Movie Mom

Movie Mom


Unbreakable

posted by rkumar
D
Lowest Recommended Age:Mature High Schooler
Profanity:Brief strong language
Nudity/Sex:Brief vulgar reference, implication of date rape
Alcohol/Drugs:Characters drink
Violence/Scariness:Some strong violence (mostly offscreen), characters in peril
Diversity Issues:None
Movie Release Date:2000

The big surprise ending of “Unbreakable” is what a disappointment it is.

The writer/director of “The Sixth Sense” begins with many of the same elements — Bruce Willis, a Philadelphia setting, a strained marriage, a child who is grappling with some big issues, elements of the supernatural, and a twist at the end. Once again, he creates a haunting and portentous mood with subdued performances, somber hues, and fluid camera movements. But unlike “The Sixth Sense,” in which a surprise at the end kicked the entire movie into a higher gear (and inspired audiences to go see it again to help them unravel it), this one has an ending that inspired hoots and boos at the screening I attended. In particular, the “what happens after the movie ends” description that come up on the screen just before the credits is the worst I have ever seen.

Bruce Willis plays David Dunn, a security guard who seems disconnected from his own life, unable to remember very much about his past and unwilling to connect to his wife and child. When he is the only survivor of a train crash, walking away without a single injury, bruise, or scratch, he is contacted by Elijah Price (Samuel L. Jackson), a comic art dealer who has a congenital bone disease. Price has bones that break easily; Dunn has bones that never break. Price believes there must be a connection, and that he must help Dunn find his destiny.

Comic book themes of good and evil, hero and enemy, strength and vulnerability, thesis and antithesis, and destiny and choice appear throughout the movie. Several times, characters see something upside down at first, and then have to turn it around to see it clearly. Price helps Dunn realize that he is more than a security guard. He is a protector. When Dunn begins to use his gifts, he begins to lose the sadness that has always engulfed him. When he tells his wife he had a nightmare, he is not referring to the murderer he has just battled but to a past in which he was able to sense tragedy around him but was not aware that he had the ability to protect people from it.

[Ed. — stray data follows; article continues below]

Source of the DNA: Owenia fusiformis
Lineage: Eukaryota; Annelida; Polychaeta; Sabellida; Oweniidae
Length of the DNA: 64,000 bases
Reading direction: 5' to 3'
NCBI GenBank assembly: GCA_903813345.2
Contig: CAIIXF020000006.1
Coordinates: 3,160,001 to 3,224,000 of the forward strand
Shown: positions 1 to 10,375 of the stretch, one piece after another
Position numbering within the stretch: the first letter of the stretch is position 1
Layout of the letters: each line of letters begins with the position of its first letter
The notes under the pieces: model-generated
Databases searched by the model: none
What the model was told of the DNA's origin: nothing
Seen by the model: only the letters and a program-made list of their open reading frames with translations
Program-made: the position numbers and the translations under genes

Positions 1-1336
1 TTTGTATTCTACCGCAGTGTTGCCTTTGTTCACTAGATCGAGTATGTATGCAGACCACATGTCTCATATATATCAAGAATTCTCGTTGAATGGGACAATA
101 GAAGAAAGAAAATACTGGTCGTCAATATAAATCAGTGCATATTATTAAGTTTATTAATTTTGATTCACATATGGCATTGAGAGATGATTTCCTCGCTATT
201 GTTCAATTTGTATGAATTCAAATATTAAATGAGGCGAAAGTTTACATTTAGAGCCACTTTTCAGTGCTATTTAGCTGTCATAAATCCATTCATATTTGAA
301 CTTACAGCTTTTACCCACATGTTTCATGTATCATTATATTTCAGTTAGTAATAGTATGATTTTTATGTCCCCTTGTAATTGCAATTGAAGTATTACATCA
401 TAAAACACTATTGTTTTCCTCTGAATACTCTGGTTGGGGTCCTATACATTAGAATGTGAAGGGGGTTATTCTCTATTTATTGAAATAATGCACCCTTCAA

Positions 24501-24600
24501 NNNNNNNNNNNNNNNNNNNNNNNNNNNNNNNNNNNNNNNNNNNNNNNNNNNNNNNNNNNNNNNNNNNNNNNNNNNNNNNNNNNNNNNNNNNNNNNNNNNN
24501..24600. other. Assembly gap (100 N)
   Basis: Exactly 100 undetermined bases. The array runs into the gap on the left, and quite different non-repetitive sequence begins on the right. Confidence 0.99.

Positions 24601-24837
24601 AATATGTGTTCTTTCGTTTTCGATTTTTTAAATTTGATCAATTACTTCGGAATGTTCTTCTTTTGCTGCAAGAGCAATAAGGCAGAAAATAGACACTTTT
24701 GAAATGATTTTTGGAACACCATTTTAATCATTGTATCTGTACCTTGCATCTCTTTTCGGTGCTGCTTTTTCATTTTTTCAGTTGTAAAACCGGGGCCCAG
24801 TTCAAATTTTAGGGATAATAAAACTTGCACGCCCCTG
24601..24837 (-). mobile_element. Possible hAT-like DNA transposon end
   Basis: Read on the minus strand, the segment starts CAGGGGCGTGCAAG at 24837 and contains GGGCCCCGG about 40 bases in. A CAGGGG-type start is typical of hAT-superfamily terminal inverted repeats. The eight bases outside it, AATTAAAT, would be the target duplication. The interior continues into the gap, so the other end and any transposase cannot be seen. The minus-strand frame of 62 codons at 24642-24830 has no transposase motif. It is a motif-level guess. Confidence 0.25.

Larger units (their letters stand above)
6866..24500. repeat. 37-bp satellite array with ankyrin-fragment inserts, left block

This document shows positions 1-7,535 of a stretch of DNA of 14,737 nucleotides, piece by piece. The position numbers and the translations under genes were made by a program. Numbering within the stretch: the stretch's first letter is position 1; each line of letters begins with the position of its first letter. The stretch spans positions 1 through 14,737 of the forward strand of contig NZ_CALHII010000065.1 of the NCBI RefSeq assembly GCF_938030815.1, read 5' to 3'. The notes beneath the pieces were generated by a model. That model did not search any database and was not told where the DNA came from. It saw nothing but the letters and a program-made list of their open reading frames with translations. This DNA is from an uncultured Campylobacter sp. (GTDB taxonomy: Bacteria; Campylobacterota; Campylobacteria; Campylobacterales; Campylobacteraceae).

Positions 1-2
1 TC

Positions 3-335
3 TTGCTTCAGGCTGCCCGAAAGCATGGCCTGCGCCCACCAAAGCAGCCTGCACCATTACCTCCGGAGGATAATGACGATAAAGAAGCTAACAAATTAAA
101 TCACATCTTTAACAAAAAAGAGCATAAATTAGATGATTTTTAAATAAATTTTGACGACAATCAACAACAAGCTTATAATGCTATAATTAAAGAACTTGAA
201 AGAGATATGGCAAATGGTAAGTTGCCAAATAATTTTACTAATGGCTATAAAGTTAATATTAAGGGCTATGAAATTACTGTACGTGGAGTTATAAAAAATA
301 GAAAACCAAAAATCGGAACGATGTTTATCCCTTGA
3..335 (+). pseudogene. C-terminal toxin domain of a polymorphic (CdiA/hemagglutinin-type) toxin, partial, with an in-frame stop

Parents should know that this movie has a lot of violence. Although most of it is offscreen, its themes, including sexual assault, murder of the parents of two children, and genocide, may be especially disturbing. A child uses a gun. There is a brief vulgar reference and an implication of date rape.

Families who see this movie should talk about how we find our “place in the world,” and the importance of recognizing our special gifts so that we can make the best use of them. If members of the family enjoy comic books, they may want to talk about the tradition of pictoral story-telling, the themes of hero and arch-villain and what makes them so enduring. We often think of good guys and bad guys as opposites, but we should also think about what they have in common.

Families who enjoy this movie will also enjoy “The Sixth Sense” and a better teaming of Willis and Jackson in “Die Hard: With a Vengeance.”